Just Released: Rise Up! Organizing in Emergency Food Programs Guide

Does ‘organizing’ sound like an overwhelming undertaking? It shouldn’t, because it isn’t – and WhyHunger’s new publication Rise Up! Organizing in Emergency Food Programs can show you how it can be done through building collective people power to transform the charity model of emergency feeding.

Rise Up, produced by WhyHunger’s Nourish Network for the Right to Food program, asked the question, “What can emergency food providers do to address poverty and harness the collective power of the people we connect to at our organizations?” WhyHunger’s partners came back with a powerful answer: “We can organize.” The guide follows the stories of four of these partners—Alameda County Community Food Bank, Bread for the City, Mother Hubbard’s Cupboard and Neighbors Together—and shows how they use organizing as a tool to champion food justice in their communities.

Rise Up! partners described organizing as a process rooted in relationship building and storytelling. Amanda Nickey, President and CEO of Mother Hubbard’s Cupboard, explained:

“Organizing is about creating an opportunity for people with the expertise and the connection with the population that are most affected to take a more active and meaningful role or a more effective role or a role that has a more tangible outcome.”

organizing Organizing with Alameda County Community Food Bank

The strategies featured in the publication­—Bread for the City joining coalitions to share work effectively and show solidarity, Mother Hubbard’s Cupboard using meal time discussions to engage patrons in programming decisions, Neighbors Together strengthening their collective skill set through sharing leadership, and Alameda County Community Food Bank using personal storytelling in successful campaigns—are strategies of affirmation. They show that organizing is a critical element of social movements. When those most affected by hunger can share their own stories, experiences and become involved the solutions supported by emergency food providers, then we can create a collective with a wide knowledge base and a greater capacity to take action.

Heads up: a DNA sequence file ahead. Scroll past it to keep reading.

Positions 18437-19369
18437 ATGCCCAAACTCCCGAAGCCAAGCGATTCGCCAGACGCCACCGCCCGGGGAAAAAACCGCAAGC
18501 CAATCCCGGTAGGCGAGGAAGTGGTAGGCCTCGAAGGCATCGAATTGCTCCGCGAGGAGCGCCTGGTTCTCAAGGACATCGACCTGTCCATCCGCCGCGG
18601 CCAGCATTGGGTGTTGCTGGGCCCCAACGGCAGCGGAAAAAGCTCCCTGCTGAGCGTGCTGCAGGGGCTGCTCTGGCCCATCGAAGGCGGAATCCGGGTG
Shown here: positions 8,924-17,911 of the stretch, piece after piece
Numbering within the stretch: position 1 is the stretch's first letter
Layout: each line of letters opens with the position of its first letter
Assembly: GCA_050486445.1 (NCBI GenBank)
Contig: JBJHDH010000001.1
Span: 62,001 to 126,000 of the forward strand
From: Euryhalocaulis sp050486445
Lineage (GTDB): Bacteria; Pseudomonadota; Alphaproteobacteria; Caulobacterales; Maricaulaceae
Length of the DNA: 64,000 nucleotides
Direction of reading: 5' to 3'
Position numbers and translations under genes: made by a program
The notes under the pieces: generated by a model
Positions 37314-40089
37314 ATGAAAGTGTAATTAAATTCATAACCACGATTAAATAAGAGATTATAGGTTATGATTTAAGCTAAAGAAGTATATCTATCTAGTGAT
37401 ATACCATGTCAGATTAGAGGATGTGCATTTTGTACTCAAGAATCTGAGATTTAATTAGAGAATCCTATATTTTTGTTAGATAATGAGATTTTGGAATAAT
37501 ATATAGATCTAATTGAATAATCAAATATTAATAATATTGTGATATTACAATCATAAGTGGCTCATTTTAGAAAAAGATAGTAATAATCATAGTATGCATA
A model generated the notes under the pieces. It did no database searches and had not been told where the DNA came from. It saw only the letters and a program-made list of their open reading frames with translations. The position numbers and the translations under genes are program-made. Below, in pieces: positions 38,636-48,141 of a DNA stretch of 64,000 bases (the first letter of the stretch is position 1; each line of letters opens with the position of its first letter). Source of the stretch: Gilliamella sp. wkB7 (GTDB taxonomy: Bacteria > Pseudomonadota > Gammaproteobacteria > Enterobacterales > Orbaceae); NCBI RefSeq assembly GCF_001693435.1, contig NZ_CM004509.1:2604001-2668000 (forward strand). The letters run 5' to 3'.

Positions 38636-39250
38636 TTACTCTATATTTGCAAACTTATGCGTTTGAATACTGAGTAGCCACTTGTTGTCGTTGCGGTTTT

“If we are trying to end hunger and poverty, like other basic needs providers, emergency food providers are the closest to the problem, have a unique view of the problem and the best knowledge of 
the situation. The folks that help us do that and the folks that are helped by what we do are best positioned to convince policymakers to do the right thing.”                                                        

Keisha Nzewi, Advocacy Manager at the Alameda County Community Food Bank

Read, download and share Rise Up! Organizing in Emergency Food Programs.

Evangeline Graham